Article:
2015 another severe fire season

A cool, wet winter and heavy snowpack delayed the start of fire season in much of western and northeastern Oregon. However, the onset of hotter, drier weather is quickly drying out forests and rangeland, making it easier for fires to start. More than half of ODF-protected lands are in districts that have declared the start of fire season this month. It's especially important as summer approaches to avoid or be extra careful with any potential source of fire in wooded areas. Fire season means the end of most outdoor activities that are high risk for starting a fire, such as debris burning, campfires outside of designated areas, and using tracer ammunition and exploding targets.







Friday, July 31, 2015

Cable Crossing Fire Morning Update - July 31, 2015


Oregon Department of Forestry
Incident Management Team 3
Link Smith, Incident Commander

The Cable Crossing Fire showed minimal growth overnight and is estimated at about 830 acres this morning. The fire containment is estimated at 15 percent.

The fire is burning on private and public lands in the heart of the North Umpqua Wild and Scenic Corridor six miles east of Glide. While private landowners have closed their holdings to the public, Bureau of Land Management has also imposed a fire area closure. Forest roads remain closed in and around the fire area. In addition, Industrial Fire Precaution Level IV is in effect throughout the Douglas District that prohibits forest operations due to extreme fire danger. Public use restrictions, such campfires, mowing of dry grass and off-road driving have also been tightened.

Pushed by afternoon winds out of the north, the fire continues to test containment lines on the south end of the fire. While no homes are currently threatened, a Level I evacuation notice has been put in place prompting some residents to be ready should the need arises to leave. The notice is only precautionary at this time.

Fire danger remains extreme with temperatures expected to rise over 100 degrees over the next several days and lightning predicted for the weekend. Conditions have taken their toll with several heat related injuries to firefighters.

Current resources on the fire include seven engines, 28 hand crews, five helicopters and six retardant dropping air tankers.

Highway 138 is being managed by ODOT with a pilot car to escort traffic through the fire area.

Cooperating agencies and landowners on the fire include Douglas Forest Protective Association, Bureau of Land Management, U.S. Forest Service, Lone Rock Timber Company, Seneca Jones Timber Company, Forest Investments Associates, Roseburg Forest Products, ODOT, PP&L, and several local firefighters and forest workers.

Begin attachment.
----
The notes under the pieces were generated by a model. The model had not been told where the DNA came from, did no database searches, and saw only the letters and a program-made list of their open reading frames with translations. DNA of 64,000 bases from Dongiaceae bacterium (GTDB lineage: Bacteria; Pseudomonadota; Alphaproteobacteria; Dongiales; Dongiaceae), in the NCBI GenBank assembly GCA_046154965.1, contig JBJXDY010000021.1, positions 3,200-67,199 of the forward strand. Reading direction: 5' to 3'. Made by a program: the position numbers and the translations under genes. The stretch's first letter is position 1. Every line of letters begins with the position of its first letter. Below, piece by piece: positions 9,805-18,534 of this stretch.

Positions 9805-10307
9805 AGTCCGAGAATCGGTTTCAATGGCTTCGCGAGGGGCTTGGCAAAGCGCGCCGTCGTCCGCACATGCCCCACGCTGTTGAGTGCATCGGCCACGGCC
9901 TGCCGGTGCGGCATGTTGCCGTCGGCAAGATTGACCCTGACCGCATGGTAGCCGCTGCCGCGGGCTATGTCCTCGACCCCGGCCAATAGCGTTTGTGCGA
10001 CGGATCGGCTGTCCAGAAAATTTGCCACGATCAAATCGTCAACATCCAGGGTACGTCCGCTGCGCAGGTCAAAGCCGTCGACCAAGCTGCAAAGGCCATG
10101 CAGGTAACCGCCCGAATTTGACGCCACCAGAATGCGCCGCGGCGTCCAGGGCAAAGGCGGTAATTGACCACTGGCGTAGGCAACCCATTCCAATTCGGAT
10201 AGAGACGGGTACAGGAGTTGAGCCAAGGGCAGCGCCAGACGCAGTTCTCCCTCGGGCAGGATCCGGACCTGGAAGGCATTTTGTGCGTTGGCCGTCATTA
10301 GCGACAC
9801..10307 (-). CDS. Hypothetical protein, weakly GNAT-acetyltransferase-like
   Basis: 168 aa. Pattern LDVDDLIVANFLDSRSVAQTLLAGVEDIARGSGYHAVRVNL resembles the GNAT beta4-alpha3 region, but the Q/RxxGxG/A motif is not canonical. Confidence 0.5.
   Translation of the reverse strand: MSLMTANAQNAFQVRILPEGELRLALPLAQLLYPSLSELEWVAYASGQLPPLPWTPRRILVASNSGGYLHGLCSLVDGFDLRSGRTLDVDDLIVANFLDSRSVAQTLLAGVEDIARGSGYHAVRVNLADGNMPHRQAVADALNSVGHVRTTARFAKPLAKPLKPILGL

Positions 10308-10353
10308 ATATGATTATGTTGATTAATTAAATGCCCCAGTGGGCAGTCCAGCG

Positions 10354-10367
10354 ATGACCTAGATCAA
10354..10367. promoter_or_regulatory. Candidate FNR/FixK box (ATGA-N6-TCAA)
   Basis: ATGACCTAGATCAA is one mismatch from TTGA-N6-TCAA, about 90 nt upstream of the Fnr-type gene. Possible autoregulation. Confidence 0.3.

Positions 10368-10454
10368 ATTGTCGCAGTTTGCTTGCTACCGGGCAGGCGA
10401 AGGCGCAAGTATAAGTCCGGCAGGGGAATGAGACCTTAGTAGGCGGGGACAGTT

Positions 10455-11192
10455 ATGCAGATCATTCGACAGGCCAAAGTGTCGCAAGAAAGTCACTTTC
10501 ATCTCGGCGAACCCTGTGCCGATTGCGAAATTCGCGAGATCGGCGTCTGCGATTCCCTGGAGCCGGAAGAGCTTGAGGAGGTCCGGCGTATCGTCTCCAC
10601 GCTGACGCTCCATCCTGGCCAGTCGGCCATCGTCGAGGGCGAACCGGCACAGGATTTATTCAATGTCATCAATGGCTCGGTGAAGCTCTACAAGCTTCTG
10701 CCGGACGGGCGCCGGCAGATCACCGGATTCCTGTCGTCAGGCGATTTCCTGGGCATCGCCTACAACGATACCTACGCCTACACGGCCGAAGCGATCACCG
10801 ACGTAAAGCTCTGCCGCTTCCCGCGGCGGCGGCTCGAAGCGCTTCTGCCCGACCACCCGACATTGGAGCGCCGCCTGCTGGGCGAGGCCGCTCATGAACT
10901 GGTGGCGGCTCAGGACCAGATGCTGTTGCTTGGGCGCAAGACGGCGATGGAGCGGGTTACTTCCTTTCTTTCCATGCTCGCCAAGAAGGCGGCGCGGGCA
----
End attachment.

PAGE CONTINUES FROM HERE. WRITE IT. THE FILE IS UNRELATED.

Fire At A Glance

Size: 830 acres

Cause: Under Investigation

Containment:  15%

Expected Containment:  unknown

Crews and Equipment: 

Crews:  1 - Type 1; 27 - Type 2

Air Tankers:  3 heavy tankers; 3 SEATS (Single Engine Air Tanker)

Helicopters:   2 - Type 1 (Heavy Lift); 3 - Type 2 (Med Lift)

Fire engines:   5

Bulldozers:   4

Hot Saw (feller-buncher): 1

Water tenders:   4

Total personnel: 785

Estimated Cost to Date: $800,000

For More Information:

541-496-0902




 

No comments:

Post a Comment

Have a question/comment about this season's wildfire activity on the 16 million acres of private and public forestlands that the Oregon Dept. of Forestry protects from wildfire? Let us know. Please keep your remarks civil and free of profanity.

Comments and questions

The purpose of this blog is to provide breaking news about wildfire activity on the forestlands protected by the Oregon Department of Forestry. We invite you to post questions or comments you have about current wildfires. Please keep your posts civil and free of profanity. You are also welcome to contact us by email at: information@odf.state.or.us.

Current wildfire info

Cool, wet weather in the winter of 2016-17 ended Oregon's long drought and left a thick snowpack at higher elevations which will take some time to melt. However, even in non-drought years Oregon's warm, dry summers create conditions that allow for fire to start and spread. In an average summer firefighters still see almost a thousand fires on lands protected by the Oregon Department of Forestry.



What we do

Protection jurisdiction

The Oregon Dept. of Forestry protects 16 million acres of private and public forestlands from wildfire. This includes all private forestlands in Oregon as well as state- and local government-owned forests, along with 2.8 million acres of federal Bureau of Land Management lands in the western part of the state. There are about 30.4 million total acres of forest in Oregon.



Fire suppression policy

The department fights fire aggressively, seeking to put out most fires at 10 acres or smaller. This approach minimizes damage to the timber resource and fish and wildlife habitat, and protects lives and property. It also saves money. While suppressing large fires can cost millions of dollars, economic and environmental damage from wildfires can be many times greater.




Followers

About Me

My photo
Oregon Dept. of Forestry's public information officers in Salem, Ore., maintain this blog. During the wildfire season, we spend much of our time reporting on fires and firefighting to news media and the public.